Mr. Wilson Made it Home!

Mr. Wilson Made it Home!
Mr. Wilson

Thursday, March 26, 2015

Weird Guy Walking

Here is an excerpt from the book, Mr. Wilson Makes it Home:

 Weird Guy Walking

     Cheryl sensed my dissatisfaction with my walks, mostly due to the infrequency of them and the resulting shrinking waistline of my pants. The less I walked, the more my pants shrank. Weird but true. I didn’t want to burden her with the real reason I stopped walking to the beach.
     “You need to walk more,” she mentioned on day when I was moping around the house.
     “I have nowhere to go,” I replied, quite content to remain mopey.
     “Walk to the gym, you used to love to do that.”
     “I don’t have time.”
     “Make time, you have to stay healthy.”
     “I am healthy.”
     She glanced at my expanding belly, then into my eyes. I betrayed nothing, knowing that any sign of weakness would lead to more salad and less meat.
     “We should get a dog, then you would walk more.”
     “And, maybe people wouldn’t hide their wives and daughters when the tall weird guy who walks alone came by their house.”
     “That’s your imagination.”
     “It most certainly is not. A middle aged man walking alone through a neighborhood makes people worry.”
     “No it doesn’t, what is the matter with you.”
     “I know how people think.”
     “People thankfully do not think the way you do.”
     “Then how come nobody says hi when I’m walking by myself, but when I had the dogs with me everybody did. People in cars would actually stop and ask what kind of dogs they were.”
     “Because people like dogs more than they like people.”
     She had a point. And, she knew that she was going to get me a dog. And that dog would be Wilson.
     I think that if we had been able to stay in the house we loved walking wouldn’t have been an issue. I had a giant yard to walk around in, gardens, a cabana with all the amenities, which I dubbed “The Love Shack,” next to the pool, a big shed full of shovels and rakes and dirt in bags and fertilizer and hoses and parts of things that I had no idea what they were, a giant dog pen, horseshoes, a badmitten net and plenty of weeds to pull. Plus, I was a familiar face in the neighborhood, and people would remember me as the guy who used to walk the dogs, not the weird guy walking.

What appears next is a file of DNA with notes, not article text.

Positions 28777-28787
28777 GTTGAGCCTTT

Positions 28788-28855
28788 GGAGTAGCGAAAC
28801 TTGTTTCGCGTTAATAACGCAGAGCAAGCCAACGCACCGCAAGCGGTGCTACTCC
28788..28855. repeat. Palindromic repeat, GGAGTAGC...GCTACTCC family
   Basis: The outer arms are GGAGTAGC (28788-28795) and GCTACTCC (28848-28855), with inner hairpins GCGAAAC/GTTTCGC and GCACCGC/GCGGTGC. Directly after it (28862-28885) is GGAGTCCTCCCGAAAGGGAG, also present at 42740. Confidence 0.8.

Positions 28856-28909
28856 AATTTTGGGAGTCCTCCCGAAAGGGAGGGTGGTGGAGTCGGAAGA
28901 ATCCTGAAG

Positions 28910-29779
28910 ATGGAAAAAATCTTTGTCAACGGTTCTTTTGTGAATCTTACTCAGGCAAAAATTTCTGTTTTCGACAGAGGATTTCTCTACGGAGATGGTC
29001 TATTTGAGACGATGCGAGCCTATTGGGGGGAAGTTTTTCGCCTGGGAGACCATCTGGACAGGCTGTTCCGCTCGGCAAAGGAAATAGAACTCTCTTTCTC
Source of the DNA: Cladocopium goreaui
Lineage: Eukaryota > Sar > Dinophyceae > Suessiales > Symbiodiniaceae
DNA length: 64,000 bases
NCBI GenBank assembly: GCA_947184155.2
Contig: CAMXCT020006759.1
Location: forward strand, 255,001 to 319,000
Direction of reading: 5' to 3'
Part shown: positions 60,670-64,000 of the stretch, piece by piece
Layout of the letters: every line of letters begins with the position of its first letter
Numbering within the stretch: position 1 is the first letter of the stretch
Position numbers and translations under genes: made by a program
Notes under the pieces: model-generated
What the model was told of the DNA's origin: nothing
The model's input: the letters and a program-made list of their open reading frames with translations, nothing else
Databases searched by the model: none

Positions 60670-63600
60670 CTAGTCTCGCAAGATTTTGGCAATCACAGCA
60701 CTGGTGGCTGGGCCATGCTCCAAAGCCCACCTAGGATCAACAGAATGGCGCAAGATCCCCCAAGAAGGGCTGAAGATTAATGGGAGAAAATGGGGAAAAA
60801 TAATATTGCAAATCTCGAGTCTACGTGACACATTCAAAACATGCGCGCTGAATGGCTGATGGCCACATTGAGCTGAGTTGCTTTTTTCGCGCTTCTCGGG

That house was magical, and we missed it. Moving can be fun and adventurous when you are doing so for the right reasons. Getting a bigger house, a better neighborhood for the kids, a different location for a new job are all great reasons to move. Not so great is moving because you can’t make it down the stairs you once flew up and down carrying basketfuls of laundry, or up the stairs at the end of the day to get to bed. Stairs shouldn’t be a big deal to people in their thirties and forties, but they were, and they had to go. Along with the stairs went the accumulation of years of living, and collections of things, and the result of countless hours decorating because we loved it, not because the walls were bare.
      It was Cheryl’s house, and her touch made it more than a cape with a nice yard. It had soul. At Christmastime I would come home from work exhausted, and find the tree up, the banisters wrapped with garland, lights everywhere, and best of all, seven Christmas trees. Every room had its own tree. Some were big, some were small, some bore fruit, others birds, and the big one held the family treasures.
      Often I would get home before sunrise, when everybody was in bed, and I would walk around the place I called my home, and look at the things on the walls, and perfectly decorated windows, and flowers and plants just right, and see my dogs in the yard, and know my family was there, and knowing that they were in such a good place made being away from home a little easier.
     If I could do it over I would work less, and when I walked through my house when everybody was asleep I would feel more a part of what I loved so much.

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